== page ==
I cursed the sheer number of toys they had but couldn’t bring myself to be that mom who brings out the trash bags. I sent pictures of the mess to my mom and begged her to stop spoiling her grandchildren because it just ended up being more things for me to yell at them to clean up. A couple of times I tried to clean it up, but I’d only get one corner cleaned and organized in the hour or two that I had set aside, and before I could find more time to work on the rest of the room, the girls would destroy what I had just done.

Last weekend, I was so frustrated with the mess I cried. I told my husband I just needed a whole weekend to shut myself up in the playroom and clean it, but that I couldn’t do that because it would mean neglecting all of the other household duties that usually get done on the weekends. And even once I did get it all cleaned, it would be a battle to get the girls to get rid of some of the toys once it was organized again. And then my husband asked, “well, why don’t we just get some boxes, start at the door, and have the girls decide if things are keep or purge?”

Suddenly, a lightbulb went off, and I heard Ms. B asking me, “how do you eat an elephant?”

The mess had become the elephant in the room that I couldn’t face. I had been so focused on how big the whole mess was, that I hadn’t been able to break it down into smaller, digestible chunks.  So that afternoon I got boxes, and both my girls helped. We worked for about an hour that day and an hour the next. A couple of nights this week I had them grab a few items out of the room and stick them in the keep or purge box. This weekend we spent some more time pulling items from the room and tossing them in the appropriate bins and boxes.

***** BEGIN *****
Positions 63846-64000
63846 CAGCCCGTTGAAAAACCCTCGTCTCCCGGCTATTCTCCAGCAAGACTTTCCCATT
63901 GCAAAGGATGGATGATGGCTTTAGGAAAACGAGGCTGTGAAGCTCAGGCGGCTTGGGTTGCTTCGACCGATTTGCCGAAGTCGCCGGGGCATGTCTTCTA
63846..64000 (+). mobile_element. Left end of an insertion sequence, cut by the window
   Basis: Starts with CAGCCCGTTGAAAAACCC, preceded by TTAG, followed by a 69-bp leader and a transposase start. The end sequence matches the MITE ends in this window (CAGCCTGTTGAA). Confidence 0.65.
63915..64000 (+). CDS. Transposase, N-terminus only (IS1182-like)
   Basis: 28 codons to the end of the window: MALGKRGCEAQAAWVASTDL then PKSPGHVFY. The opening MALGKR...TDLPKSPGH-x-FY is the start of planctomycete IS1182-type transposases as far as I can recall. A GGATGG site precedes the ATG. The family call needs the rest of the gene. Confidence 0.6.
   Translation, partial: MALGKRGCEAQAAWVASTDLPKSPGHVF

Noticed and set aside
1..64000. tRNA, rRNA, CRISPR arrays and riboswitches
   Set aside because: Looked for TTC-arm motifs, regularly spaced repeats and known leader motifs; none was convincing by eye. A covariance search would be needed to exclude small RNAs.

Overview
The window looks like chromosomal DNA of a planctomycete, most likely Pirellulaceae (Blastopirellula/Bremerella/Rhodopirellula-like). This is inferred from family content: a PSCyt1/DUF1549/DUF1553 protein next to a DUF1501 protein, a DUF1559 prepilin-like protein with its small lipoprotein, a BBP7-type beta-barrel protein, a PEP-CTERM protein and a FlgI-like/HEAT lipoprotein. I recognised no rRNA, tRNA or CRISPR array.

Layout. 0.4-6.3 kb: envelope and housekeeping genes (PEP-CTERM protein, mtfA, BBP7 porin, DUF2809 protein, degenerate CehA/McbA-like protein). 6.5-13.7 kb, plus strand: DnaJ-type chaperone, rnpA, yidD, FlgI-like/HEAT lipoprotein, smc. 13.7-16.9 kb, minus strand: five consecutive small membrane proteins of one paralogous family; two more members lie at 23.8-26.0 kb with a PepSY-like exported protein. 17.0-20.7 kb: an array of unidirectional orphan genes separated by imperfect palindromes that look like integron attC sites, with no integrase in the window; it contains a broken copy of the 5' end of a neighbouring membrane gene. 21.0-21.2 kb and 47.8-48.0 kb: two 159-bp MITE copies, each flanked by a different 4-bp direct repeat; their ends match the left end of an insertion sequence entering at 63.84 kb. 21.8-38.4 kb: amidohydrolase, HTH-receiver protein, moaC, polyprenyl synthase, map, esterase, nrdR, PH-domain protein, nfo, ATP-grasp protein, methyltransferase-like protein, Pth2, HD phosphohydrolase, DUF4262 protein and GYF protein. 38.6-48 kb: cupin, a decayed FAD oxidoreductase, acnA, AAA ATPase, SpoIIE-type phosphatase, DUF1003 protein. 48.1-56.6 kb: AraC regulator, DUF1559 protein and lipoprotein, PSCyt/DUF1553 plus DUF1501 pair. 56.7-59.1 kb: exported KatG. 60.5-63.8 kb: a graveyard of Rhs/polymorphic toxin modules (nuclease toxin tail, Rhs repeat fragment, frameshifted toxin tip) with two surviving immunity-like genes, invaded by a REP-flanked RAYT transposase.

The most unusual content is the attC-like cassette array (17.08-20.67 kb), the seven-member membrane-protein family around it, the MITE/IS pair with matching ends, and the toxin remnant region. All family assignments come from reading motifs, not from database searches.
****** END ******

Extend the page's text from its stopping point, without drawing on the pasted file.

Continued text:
It is a slow process.  My 3-year old is easily distracted and my 8-year old struggles to get rid of toys she no longer plays with, but THEY are the ones working through the toys, not me. And once the room is cleared, we’ll go through the process again as we put each toy away in its proper place (hopefully adding a few more items to the purge pile!).

The playroom is still a giant mess, but by the end of this weekend, I had a clean closet to start storing the “keep” toys in, I was able to see parts of the floor again, and I was able to close the door to the playroom – and all of that is progress.

Even more amazing than the feeling of being able to close the playroom door was the ability to look around my new house and see what I HAVE accomplished instead of focusing on what still needs to be done. Last weekend I hung a new shower curtain in the girls’ bathroom and my husband hung some pictures. This weekend I found lamps for the entertainment center I repurposed as an entry-way table and hung the old shower curtain in the guest bathroom. Small things, but progress all the same.

Sometimes it’s hard to see the progress when the goal is so large and the process is so slow, but I am making progress, one bite at a time;

That is the best I can do, and that needs to be enough for me.

Kelly Vollmer
Kelly first moved to New Orleans to attend Tulane University, from which she earned a B.S. in Psychology and English and an M.A. in English. She quickly discovered New Orleans was the place where she had always belonged, and her high school sweetheart, Jeff, soon followed her here. They have now been married for 16 years and have two beautiful girls, Emma Jane (11) and Hannah (6), and 4 year-old pup named Ember. Kelly is a lover of all things nerdy, a proud fangirl, and she is a passionate high school English teacher.